Ahi Tuna & Edamame on Won Ton Crisps
The spread and crisps can be made ahead, so this appetizer comes together fairly quickly just before serving. Baking the won tons skins instead of frying them minimizes the amount of oil and keeps the crisps from curling up. The meaty tuna – lightened by the puree – pairs well with brut rosé sparkling wine and lighter-style Pinot Noir.
- 8 ounces frozen shelled edamame
- 1/2 teaspoon finely chopped garlic
- 1 tablespoon rice vinegar, to taste
- 6 tablespoons canola oil, or as needed
- Kosher salt to taste
Won Ton Crisps
- 12 (square) won ton skins (see Note)
- Canola oil, or pan spray
- Kosher salt, to taste
- 1 6- to 8-ounce rectangular block of sushi-grade ahi tuna
- Canola oil, as needed
- Kosher salt and black pepper
- Japanese seaweed and sesame seed furikake (see Note)
- Vegetable oil as needed
- Tobiko caviar
- Black and/or toasted white sesame seeds
- Cilantro leaves
For the Edamame Spread:
Cook the frozen edamame according to package directions. Drain well. Add the garlic and vinegar to a food processor and pulse to combine. Add enough oil to make a fairly smooth, moderately thick paste. Season to taste with salt. Cover and refrigerate, but bring to room temperature before serving. The puree can be made 1 to 2 days ahead. Makes about 1 1/2 cups. Save leftovers for another use.
For the Crisps:
Preheat the oven to 375°. Cut a dozen won ton skins in half diagonally. You will have extra crisps, which are good to have on hand in case of breakage. Save the remaining won ton skins in the package for another use.
Place the won ton triangles on a rimmed baking sheet. Brush with oil or lightly coat with pan spray; sprinkle with salt. Bake until golden brown, about 6 minutes. Cool thoroughly, then place in an airtight container or plastic bag. These can be made a day ahead. Makes about 2 dozen.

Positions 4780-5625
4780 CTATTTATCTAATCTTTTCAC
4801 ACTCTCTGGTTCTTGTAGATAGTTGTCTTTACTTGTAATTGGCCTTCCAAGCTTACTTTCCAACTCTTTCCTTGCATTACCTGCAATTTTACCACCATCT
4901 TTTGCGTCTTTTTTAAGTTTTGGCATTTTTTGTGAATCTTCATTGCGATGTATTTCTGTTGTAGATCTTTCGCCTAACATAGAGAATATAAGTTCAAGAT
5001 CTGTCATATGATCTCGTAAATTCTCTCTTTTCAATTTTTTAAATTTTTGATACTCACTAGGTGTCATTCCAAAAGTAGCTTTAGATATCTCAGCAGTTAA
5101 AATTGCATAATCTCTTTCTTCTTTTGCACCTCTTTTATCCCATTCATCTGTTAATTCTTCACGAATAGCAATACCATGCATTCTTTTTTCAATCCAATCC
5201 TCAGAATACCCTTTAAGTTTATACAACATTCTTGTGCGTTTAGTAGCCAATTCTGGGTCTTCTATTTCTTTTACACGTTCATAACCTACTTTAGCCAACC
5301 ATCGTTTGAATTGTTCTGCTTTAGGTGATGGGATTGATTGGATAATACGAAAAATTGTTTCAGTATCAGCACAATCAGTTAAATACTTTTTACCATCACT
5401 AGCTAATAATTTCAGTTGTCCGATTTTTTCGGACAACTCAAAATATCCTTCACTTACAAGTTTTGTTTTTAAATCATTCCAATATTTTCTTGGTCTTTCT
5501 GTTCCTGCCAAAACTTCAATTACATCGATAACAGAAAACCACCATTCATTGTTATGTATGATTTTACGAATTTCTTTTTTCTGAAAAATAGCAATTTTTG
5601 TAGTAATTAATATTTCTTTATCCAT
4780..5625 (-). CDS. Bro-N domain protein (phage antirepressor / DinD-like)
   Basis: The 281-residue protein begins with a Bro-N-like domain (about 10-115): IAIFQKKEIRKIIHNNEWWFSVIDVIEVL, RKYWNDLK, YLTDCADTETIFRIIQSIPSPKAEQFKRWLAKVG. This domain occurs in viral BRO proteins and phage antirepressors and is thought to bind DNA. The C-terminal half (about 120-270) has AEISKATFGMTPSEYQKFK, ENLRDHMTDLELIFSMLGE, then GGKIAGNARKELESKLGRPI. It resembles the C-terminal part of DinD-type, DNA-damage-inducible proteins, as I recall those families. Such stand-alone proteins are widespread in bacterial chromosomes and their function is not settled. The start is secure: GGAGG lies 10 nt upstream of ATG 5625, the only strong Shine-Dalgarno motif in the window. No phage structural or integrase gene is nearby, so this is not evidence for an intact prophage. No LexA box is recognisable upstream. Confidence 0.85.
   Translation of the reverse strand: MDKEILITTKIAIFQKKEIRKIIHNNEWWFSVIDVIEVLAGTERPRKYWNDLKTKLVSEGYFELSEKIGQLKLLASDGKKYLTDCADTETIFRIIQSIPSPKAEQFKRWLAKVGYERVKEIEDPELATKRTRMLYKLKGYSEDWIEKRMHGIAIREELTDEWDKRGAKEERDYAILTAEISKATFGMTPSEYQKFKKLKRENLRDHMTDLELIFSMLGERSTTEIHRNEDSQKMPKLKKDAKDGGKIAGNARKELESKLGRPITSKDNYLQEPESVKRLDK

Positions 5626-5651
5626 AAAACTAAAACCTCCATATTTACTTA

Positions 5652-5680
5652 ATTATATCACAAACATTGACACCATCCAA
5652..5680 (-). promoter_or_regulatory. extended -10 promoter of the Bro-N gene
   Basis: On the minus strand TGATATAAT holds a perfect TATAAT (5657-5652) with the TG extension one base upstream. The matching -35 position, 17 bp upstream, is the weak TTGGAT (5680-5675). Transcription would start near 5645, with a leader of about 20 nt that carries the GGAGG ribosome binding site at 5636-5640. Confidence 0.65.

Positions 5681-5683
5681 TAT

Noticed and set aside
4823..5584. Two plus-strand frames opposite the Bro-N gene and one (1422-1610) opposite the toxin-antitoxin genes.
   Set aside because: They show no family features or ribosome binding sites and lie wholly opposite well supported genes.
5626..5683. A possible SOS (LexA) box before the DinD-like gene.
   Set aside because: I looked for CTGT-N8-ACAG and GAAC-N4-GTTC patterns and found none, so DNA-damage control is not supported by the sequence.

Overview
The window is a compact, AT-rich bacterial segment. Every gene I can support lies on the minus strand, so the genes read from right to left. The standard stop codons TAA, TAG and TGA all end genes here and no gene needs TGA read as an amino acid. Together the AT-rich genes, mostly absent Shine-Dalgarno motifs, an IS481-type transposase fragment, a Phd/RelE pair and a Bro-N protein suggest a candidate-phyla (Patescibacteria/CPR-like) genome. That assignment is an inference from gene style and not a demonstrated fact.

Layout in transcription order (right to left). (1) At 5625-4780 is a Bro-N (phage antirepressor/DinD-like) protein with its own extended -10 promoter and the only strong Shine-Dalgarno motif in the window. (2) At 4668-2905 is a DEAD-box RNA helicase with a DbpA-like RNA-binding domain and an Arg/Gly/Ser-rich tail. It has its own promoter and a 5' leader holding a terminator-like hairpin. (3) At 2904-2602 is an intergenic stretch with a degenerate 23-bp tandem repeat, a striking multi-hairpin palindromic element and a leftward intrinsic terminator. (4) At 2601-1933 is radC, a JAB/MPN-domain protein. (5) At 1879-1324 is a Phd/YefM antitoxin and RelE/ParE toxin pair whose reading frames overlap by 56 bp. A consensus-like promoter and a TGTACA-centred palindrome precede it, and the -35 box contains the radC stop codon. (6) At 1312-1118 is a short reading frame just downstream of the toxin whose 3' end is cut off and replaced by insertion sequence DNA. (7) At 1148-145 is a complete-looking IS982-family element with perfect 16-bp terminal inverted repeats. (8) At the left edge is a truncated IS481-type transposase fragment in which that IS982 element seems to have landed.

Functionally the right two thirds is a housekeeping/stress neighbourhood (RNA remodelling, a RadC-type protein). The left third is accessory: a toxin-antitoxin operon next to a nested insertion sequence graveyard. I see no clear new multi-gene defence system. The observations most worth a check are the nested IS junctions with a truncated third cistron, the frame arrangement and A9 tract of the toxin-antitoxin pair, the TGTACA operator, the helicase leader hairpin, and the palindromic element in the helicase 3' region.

For the Tuna:
About 2 hours before serving, season the tuna with salt and pepper to taste; roll all sides in the furikake, pressing it onto the tuna.
Heat a small nonstick skillet over medium-high heat; coat lightly with oil. Add the tuna and sear on all sides, about 10 seconds per side. Clean out the pan as needed between searing each side if any loose furikake flakes start to burn.
Remove the tuna from the skillet and place the tuna in the freezer to thoroughly chill and partially freeze, which makes it easier to slice evenly, about 45-60 minutes.
Remove the tuna from the freezer and slice it about 1/8 -inch thick. Spread about 1 1/2 teaspoons of the edamame mixture on each won ton crisp; top with a slice of tuna and a light sprinkle of salt, then garnish as desired.
Note: Packaged won ton skins are located near tofu in the refrigerator case of most markets. Furikake – a Japanese condiment – can be found in Japanese markets and some Asian grocers.
Recipe and photo from www.SFGate.com
Posted in Recipes and Pairings
- June 23, 2014
- by Kristina Manning